The Renaissance of Bacillosamine and Its Derivatives: Pathway Characterization and Implications in Pathogenicity
Author(s)Morrison, Michael James; Imperiali, Barbara
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Prokaryote-specific sugars, including N,N′-diacetylbacillosamine (diNAcBac) and pseudaminic acid, have experienced a renaissance in the past decade because of their discovery in glycans related to microbial pathogenicity. DiNAcBac is found at the reducing end of oligosaccharides of N- and O-linked bacterial protein glycosylation pathways of Gram-negative pathogens, including Campylobacter jejuni and Neisseria gonorrhoeae. Further derivatization of diNAcBac results in the nonulosonic acid known as legionaminic acid, which was first characterized in the O-antigen of the lipopolysaccharide (LPS) in Legionella pneumophila. Pseudaminic acid, an isomer of legionaminic acid, is also important in pathogenic bacteria such as Helicobacter pylori because of its occurrence in O-linked glycosylation of flagellin proteins, which plays an important role in flagellar assembly and motility. Here, we present recent advances in the characterization of the biosynthetic pathways leading to these highly modified sugars and investigation of the roles that each plays in bacterial fitness and pathogenicity.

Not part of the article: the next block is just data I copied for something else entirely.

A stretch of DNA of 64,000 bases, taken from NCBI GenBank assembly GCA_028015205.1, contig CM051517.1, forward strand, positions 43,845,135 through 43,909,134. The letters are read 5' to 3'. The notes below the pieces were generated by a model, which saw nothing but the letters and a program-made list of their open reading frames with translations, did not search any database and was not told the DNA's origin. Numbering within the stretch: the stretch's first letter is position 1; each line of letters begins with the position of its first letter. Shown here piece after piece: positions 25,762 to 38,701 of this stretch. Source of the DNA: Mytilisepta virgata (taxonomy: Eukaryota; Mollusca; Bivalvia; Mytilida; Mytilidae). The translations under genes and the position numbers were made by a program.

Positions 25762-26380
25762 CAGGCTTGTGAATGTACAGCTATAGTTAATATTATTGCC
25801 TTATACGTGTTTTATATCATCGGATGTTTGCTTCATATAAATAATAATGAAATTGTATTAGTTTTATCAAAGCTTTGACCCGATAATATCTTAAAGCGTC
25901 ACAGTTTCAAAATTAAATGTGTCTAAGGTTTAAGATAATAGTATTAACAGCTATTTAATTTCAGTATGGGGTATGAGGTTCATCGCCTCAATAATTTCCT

DepartmentMassachusetts Institute of Technology. Department of Biology
American Chemical Society (ACS)
Morrison, Michael J., and Barbara Imperiali. “The Renaissance of Bacillosamine and Its Derivatives: Pathway Characterization and Implications in Pathogenicity.” Biochemistry 53, no. 4 (February 4, 2014): 624–638. © 2014 American Chemical Society.
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